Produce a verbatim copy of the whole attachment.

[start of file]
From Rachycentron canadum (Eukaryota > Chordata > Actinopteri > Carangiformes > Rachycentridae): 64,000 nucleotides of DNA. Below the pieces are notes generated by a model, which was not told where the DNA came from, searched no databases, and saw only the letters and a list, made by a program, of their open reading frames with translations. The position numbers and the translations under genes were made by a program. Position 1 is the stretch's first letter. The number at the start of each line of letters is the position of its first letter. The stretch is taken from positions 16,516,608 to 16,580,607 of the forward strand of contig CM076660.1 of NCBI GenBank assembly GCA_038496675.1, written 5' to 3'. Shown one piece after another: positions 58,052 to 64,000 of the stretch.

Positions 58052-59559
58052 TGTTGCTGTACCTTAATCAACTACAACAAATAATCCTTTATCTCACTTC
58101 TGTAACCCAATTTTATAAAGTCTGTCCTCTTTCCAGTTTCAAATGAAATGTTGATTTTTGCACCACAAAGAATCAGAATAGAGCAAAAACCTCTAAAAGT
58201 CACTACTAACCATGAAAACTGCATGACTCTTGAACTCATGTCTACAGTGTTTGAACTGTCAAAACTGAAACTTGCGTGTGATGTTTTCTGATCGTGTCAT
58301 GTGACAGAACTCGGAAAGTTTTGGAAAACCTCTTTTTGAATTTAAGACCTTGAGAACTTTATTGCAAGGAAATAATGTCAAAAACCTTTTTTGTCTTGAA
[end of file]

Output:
From Rachycentron canadum (Eukaryota > Chordata > Actinopteri > Carangiformes > Rachycentridae): 64,000 nucleotides of DNA. Below the pieces are notes generated by a model, which was not told where the DNA came from, searched no databases, and saw only the letters and a list, made by a program, of their open reading frames with translations. The position numbers and the translations under genes were made by a program. Position 1 is the stretch's first letter. The number at the start of each line of letters is the position of its first letter. The stretch is taken from positions 16,516,608 to 16,580,607 of the forward strand of contig CM076660.1 of NCBI GenBank assembly GCA_038496675.1, written 5' to 3'. Shown one piece after another: positions 58,052 to 64,000 of the stretch.

Positions 58052-59559
58052 TGTTGCTGTACCTTAATCAACTACAACAAATAATCCTTTATCTCACTTC
58101 TGTAACCCAATTTTATAAAGTCTGTCCTCTTTCCAGTTTCAAATGAAATGTTGATTTTTGCACCACAAAGAATCAGAATAGAGCAAAAACCTCTAAAAGT
58201 CACTACTAACCATGAAAACTGCATGACTCTTGAACTCATGTCTACAGTGTTTGAACTGTCAAAACTGAAACTTGCGTGTGATGTTTTCTGATCGTGTCAT
58301 GTGACAGAACTCGGAAAGTTTTGGAAAACCTCTTTTTGAATTTAAGACCTTGAGAACTTTATTGCAAGGAAATAATGTCAAAAACCTTTTTTGTCTTGAA